OTTAWA, DEC. 9, 2004 (Zenit.org).- The Supreme Court of Canada gave the federal government the go-ahead to legalize homosexual marriage, though the nation’s Catholic bishops found some solace in the decision.
Members of the episcopate in statement said they “welcome the strong affirmation by the Supreme Court of Canada today in its decision on the marriage reference in which it indicates that ‘The protection of freedom of religion afforded by s. 2(a) of the Charter is broad and jealously guarded in our Charter jurisprudence.'”
“We are pleased that religious officials are protected ‘from being compelled by the state to perform civil or religious same-sex marriages that are contrary to their religious beliefs,'” the conference said. “This judgment confirms that freedom of religion also prevents ‘the compulsory use of sacred places for the celebration of such marriages.'”
Following the court decision, Prime Minister Paul Martin announced plans to introduce a redefinition of marriage early next year.
The court refused a government request to say the Canadian Constitution required the legalization of homosexual marriage, taking away a political weapon that would have made it easier to push its draft bill through Parliament, Reuters reported.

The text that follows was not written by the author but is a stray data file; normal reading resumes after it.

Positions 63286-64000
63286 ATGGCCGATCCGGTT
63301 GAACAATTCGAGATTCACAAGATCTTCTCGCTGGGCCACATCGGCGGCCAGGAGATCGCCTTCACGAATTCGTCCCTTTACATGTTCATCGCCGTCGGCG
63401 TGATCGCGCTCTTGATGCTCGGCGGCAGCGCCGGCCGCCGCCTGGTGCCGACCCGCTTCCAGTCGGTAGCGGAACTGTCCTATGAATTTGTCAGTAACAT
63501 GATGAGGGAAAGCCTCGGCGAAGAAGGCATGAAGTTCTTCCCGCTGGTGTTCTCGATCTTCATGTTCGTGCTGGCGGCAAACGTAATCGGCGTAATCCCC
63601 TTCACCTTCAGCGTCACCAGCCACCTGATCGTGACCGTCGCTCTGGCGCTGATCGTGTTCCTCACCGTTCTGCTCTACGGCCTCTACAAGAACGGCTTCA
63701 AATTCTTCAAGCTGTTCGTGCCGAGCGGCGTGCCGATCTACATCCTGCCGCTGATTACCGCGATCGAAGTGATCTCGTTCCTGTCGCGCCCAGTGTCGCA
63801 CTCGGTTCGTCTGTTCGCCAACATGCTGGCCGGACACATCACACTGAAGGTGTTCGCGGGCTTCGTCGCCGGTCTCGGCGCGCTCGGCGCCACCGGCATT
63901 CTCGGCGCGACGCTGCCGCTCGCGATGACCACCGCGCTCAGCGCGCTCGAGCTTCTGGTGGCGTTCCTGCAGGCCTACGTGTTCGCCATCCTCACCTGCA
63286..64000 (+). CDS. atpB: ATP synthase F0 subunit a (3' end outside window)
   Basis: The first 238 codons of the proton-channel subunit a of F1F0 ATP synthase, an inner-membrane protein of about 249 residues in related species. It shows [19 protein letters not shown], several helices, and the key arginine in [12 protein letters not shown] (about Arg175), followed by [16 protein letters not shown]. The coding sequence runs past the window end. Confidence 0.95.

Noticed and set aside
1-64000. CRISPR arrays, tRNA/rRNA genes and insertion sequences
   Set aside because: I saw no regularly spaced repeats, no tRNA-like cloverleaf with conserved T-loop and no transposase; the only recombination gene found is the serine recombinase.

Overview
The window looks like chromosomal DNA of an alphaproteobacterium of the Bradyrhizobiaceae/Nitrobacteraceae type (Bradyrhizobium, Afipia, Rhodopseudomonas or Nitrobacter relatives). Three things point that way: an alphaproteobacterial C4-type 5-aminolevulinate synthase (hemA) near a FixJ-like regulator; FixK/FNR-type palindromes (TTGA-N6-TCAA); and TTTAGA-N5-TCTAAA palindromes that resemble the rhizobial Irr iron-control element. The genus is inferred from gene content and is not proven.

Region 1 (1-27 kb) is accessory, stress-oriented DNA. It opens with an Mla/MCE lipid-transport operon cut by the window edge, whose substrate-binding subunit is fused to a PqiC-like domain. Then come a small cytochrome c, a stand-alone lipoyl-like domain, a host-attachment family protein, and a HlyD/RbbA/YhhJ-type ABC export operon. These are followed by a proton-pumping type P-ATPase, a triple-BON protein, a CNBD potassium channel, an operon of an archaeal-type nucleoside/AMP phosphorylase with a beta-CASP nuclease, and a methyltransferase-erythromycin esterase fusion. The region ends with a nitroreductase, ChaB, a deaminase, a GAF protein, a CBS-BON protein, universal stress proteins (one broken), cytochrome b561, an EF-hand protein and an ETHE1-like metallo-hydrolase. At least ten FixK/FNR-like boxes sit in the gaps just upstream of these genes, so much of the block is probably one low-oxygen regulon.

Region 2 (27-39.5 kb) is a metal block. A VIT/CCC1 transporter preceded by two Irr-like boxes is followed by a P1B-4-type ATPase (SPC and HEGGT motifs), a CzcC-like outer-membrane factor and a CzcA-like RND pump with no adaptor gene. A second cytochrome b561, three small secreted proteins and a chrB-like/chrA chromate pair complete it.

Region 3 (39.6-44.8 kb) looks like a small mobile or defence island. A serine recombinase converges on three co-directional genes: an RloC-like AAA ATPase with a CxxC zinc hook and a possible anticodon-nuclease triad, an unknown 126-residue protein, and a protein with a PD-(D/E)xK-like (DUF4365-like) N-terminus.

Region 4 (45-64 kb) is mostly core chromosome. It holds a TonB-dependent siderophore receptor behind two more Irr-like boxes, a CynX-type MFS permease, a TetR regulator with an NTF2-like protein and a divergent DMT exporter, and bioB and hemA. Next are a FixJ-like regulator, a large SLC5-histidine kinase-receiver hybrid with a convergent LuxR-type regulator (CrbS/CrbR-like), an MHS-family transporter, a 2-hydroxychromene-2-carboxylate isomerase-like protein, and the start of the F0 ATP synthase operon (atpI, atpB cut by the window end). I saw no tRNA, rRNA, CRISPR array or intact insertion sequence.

“The Catholic Church will continue to celebrate the sacrament of marriage as the union of a man and a woman,” the Canadian bishops said in their statement. “We expect freedom of conscience and religion to be respected by federal, provincial and territorial governments, so that no one is compelled to act contrary to his or her beliefs.”
“We note that the Supreme Court did not address the fourth question regarding the opposite-sex requirement of marriage, thus inviting Parliament to decide,” the statement said. “We urge Members of Parliament to have a full, informed and vigorous debate on this issue, and we ask there be a free vote so that all members may vote according to their conscience.”
It added: “We continue to affirm that marriage is a loving, life-giving partnership between a man and a woman. Its purpose is the good of the couple and the procreation and education of children — and thus necessary for the survival of society.
“As the committed and stable relationship of a man and a woman, marriage is basic to the stability of society and family life. Insofar as it is a social institution, marriage is concerned with the common good, not individual rights.”